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Market a Spoiled Baby Crying to ‘Daddy Bernanke’: Manager

Tuesday, 9 Aug 2011 | 3:14 AM ET

Following huge losses for the Dow on Monday and further selling in Asia overnight, the markets are watching what the Fed and Ben Bernanke will do at their July Meeting today. Speculation is mounting that the Fed will attempt to restore calm but one fund manager thinks that policy action is unnecessary.

Federal Reserve Bank Chairman Ben Bernanke
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Federal Reserve Bank Chairman Ben Bernanke

“The markets have become like a spoiled babywho expects daddy Bernanke to rush for help whenever they feel a little bit of pain” Pedro Noronha, a fund manager at Noster Capital in London, told CNBC.com on Monday.

“This correction was long overdue and it is healthy, as it allows assets to pass from weak into stronger hands and to be more fairly priced” said Noronha.

The problem for Noronha is that attempts to stop the market reacting to events via intervention mean the market cannot find its footing.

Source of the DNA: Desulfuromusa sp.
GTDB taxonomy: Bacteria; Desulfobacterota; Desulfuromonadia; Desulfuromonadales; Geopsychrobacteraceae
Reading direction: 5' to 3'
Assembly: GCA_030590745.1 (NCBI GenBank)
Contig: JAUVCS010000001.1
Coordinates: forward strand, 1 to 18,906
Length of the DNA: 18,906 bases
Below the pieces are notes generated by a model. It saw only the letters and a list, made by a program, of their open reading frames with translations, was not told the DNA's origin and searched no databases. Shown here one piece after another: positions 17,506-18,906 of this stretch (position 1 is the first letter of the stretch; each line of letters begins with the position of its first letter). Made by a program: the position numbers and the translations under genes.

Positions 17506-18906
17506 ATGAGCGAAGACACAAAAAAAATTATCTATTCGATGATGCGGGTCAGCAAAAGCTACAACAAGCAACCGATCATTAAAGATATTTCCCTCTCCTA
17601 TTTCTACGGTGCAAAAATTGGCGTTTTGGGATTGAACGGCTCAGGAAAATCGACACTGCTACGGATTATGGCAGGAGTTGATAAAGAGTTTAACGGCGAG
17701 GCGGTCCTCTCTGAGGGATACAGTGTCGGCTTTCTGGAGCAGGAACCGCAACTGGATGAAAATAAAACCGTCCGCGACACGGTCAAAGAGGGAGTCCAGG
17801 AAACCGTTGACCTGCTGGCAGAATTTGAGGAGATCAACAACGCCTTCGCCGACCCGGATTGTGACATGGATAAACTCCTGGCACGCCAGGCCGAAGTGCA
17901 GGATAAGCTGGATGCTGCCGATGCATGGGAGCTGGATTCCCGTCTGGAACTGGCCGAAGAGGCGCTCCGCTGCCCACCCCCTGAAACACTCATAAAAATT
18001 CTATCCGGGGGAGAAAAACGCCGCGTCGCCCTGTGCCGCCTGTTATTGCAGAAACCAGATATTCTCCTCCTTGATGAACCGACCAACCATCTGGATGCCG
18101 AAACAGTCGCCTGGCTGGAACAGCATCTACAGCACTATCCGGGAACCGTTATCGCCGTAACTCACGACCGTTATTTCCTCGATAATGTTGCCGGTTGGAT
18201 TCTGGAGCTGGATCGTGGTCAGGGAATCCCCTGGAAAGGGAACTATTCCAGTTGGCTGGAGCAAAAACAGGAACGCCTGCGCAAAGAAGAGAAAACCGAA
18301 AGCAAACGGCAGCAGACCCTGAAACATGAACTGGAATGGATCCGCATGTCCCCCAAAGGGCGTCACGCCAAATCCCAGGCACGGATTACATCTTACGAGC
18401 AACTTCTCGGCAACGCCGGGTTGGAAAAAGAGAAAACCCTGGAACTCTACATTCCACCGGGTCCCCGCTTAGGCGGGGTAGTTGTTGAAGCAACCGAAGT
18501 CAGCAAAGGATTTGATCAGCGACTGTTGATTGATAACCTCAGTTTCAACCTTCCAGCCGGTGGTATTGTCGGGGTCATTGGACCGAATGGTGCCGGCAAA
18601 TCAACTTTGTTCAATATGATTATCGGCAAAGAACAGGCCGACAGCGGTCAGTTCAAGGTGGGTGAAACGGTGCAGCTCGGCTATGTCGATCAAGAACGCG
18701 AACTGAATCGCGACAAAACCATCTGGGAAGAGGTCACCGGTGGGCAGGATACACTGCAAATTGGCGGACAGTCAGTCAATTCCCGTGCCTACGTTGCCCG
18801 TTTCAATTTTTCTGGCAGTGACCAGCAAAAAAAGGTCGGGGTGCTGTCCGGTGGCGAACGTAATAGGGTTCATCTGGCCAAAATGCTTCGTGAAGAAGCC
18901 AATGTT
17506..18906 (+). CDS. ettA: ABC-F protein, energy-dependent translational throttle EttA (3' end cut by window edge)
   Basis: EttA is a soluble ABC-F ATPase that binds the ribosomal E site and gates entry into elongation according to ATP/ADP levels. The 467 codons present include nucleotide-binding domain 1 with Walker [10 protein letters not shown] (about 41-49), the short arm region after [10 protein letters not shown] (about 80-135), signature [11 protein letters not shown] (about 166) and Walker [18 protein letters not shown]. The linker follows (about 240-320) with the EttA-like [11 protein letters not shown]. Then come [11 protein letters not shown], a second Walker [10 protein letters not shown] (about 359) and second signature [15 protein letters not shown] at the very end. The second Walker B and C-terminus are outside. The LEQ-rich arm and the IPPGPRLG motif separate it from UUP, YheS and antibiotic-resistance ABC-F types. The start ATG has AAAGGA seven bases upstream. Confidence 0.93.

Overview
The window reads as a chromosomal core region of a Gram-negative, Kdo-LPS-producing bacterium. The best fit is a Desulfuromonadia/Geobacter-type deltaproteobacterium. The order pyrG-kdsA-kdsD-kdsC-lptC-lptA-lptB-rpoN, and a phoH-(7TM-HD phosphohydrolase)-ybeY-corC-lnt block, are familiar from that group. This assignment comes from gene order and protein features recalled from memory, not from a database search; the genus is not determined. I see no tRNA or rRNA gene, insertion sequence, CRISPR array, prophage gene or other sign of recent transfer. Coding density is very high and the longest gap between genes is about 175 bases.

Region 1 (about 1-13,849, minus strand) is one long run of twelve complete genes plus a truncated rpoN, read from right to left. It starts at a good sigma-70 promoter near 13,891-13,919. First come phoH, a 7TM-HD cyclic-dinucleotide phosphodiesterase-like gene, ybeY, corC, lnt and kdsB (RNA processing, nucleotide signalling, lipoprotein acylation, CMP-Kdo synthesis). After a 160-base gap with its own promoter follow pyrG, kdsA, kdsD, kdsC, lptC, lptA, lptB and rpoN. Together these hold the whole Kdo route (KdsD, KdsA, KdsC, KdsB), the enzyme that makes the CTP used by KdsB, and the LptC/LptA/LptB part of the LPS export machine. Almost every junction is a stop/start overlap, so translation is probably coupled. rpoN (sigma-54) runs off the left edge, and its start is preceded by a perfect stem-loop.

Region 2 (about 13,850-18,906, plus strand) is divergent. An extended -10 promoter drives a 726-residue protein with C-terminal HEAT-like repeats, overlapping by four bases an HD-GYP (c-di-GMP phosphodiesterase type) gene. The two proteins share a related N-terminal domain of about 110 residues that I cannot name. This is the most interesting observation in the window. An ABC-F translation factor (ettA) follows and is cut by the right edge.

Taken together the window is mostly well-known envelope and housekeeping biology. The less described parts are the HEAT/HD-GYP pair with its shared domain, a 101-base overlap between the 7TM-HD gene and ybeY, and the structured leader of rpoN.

“It is important that the market learns how to find its own footing again without the constant band aids and quick fix medicines that quickly alleviate the pain but do nothing to solve the issues at hand” said Noronha.

The sell-off witnessed across the world in the last few trading sessionsis a classic secular bear market sell-off according to Chris Watling, the CEO of Longview Economics who thinks another round of quantitative easing is on the cards.

“It reflects how 'financialized' the Western economies have become—and as such how financial markets are unable to stay elevated without plentiful liquidity” Watling said in an interview with CNBC.com.

“Expect more QE to be announced soon by the Fed (and others)—perhaps as early as today. That, if large enough, should begin to start to stabilize financial markets,” he said.

The US will not fall back into recession , according to Watling who is advising clients to sit on the sidelines until things stabilize before a stocks rally into the end of the year.

In the last hour stocks have recovered some poise but remain lower. One analyst believes a lot now depends on what Bernanke does tonight.

"Although it is encouraging to see the recovery in stocks overnight, an awful lot now seems to be riding on the outcome of tonight's FOMC meeting. That is a significant concern” said Simon Derrick, the head of global currency research at Bank of New York Mellon.

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